Coarse AGC circuit 117 includes an averaging block 202 and an updating circuit 212. Averaging block 202 receives a length of a digital sample stream on line 113 and produces an absolute average signal which is provided on line 206. Updating circuit 212 receives the absolute average signal on line 206 and also receives a reference (target) signal on line 208. Updating circuit 212 stores a gain value in register 225 and outputs a corresponding gain signal on line 230 to pulse width modulator 226. Pulse width modulator 226 outputs a PWM signal on line 232 to filter 228. Filter 228 provides a DC signal on line 119 to control an IF portion of RF/IF amplifier 105.
Averaging block 202 includes accumulator 216 and normalizer 218. Accumulator 216 receives the digital sample stream on line 113 and accumulates, for example, for a specified block of the digital sample stream, an absolute accumulation value as an accumulation of the absolute values of the digital samples. After accumulator 216 accumulates the sample values for the samples in the block, an absolute accumulation signal corresponding to the absolute accumulation value is provided on line 220. The absolute accumulation value is an algebraic sum of an absolute value representing each sample in the block of samples. The absolute accumulation signal provided on line 220 is received by normalizer 218.
Normalizer 218 adjusts the absolute accumulation signal to produce an absolute average signal which is output on line 206. Normalizer 218 adjusts the absolute accumulation signal based on the number of absolute values accumulated by absolute accumulator 216, which is equal to the number of samples in the block of samples. In one embodiment, normalizer 218 accomplishes the adjustment to the absolute accumulation signal by shifting the absolute accumulation signal according to the number of samples accumulated in absolute accumulator 216. Line 222 is shown for providing normalizer 218 with the digital sample stream that is provided to absolute accumulator 216 on line 113 for the purpose of enabling normalizer 218 to determine the number of samples accumulated. This connection is, of course, merely by way of example, providing normalizer 218 with the ability to count the samples contained in the block of samples in order to determine the magnitude of adjustment, such as, for example, the number of bits by which to shift the absolute accumulation signal provided on line 220 to produce the absolute average signal on line 206.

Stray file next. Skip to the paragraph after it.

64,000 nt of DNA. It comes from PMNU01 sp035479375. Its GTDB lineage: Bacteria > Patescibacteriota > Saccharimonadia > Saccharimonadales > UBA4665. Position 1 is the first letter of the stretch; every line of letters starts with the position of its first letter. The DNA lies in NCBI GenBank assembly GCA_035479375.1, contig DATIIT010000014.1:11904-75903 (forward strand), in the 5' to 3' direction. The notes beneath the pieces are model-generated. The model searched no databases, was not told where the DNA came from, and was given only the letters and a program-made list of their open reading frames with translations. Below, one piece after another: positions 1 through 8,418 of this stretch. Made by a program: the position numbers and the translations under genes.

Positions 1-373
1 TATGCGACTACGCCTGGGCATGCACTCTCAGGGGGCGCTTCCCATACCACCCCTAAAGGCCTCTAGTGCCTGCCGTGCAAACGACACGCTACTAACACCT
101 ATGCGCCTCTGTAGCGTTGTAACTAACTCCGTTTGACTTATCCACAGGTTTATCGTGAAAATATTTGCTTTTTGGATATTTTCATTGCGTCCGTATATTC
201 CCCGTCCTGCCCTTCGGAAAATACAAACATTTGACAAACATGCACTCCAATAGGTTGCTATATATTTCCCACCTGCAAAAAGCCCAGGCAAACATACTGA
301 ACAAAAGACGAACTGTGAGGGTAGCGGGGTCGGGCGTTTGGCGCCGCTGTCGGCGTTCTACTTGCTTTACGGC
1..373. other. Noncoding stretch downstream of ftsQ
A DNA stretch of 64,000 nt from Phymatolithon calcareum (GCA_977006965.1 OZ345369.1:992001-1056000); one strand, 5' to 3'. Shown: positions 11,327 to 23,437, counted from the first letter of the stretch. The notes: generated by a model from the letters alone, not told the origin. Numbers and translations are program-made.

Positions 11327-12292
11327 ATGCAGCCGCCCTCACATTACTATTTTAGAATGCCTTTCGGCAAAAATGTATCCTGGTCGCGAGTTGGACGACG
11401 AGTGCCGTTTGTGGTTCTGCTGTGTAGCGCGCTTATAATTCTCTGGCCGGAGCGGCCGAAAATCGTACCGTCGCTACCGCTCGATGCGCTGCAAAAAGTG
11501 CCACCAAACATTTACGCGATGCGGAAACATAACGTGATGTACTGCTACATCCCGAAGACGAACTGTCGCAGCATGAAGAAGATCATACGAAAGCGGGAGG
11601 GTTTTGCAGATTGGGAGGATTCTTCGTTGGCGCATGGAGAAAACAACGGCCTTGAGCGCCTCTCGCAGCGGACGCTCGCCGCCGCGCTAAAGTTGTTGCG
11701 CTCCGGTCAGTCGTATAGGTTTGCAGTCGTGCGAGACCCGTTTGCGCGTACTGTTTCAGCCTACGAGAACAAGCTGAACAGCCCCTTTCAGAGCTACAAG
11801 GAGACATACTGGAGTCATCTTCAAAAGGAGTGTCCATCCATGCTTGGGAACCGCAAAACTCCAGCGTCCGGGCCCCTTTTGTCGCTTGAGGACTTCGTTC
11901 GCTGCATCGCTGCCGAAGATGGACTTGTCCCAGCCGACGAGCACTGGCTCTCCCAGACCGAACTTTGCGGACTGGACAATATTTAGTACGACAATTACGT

Updating circuit 212 includes comparator 204, multiplexer 205, +/- selector 207, range searcher 213, adder 224 and register 225. Comparator 204 receives the target reference signal on line 208 and compares the target reference signal to the absolute average signal received on line 206. Comparator 204 produces an error signal which is provided on line 210 to range searcher 213. Range searcher 213 performs a range search based on the magnitude of the error signal and provides a control signal to a controlling input of multiplexer 205 via line 215. Multiplexer 205 selects one of a plurality of adjustment values based on the control signal, and outputs the selected adjustment value on line 209. Selector 207 adjusts the sign of the adjustment value based on a sign bit received from comparator 204 on line 211. Selector 207 is configured, for example, as an exclusive-OR gate receiving the adjustment value from line 209 at one input, and receiving a sign bit from line 211 on another input.
Operationally, if the target reference value is greater than the absolute average value (indicating that the absolute average value is too low), then comparator 204 will produce a positive error value, the magnitude of which is provided to range searcher 213 via line 210, and the sign of which is provided to selector 207 in the form of a logic 0. Range searcher 213 determines a range of the magnitude of the error signal and provides a corresponding control signal to multiplexer 205, which outputs a corresponding adjustment value. In this case, selector 207 performs an exclusive-OR operation between the adjustment value provided by multiplexer 205 on line 209 and the logic 0 value provided on line 211, thereby having no effect on the adjustment value, and causing the adjustment value to be added to a previous gain value by adder 224.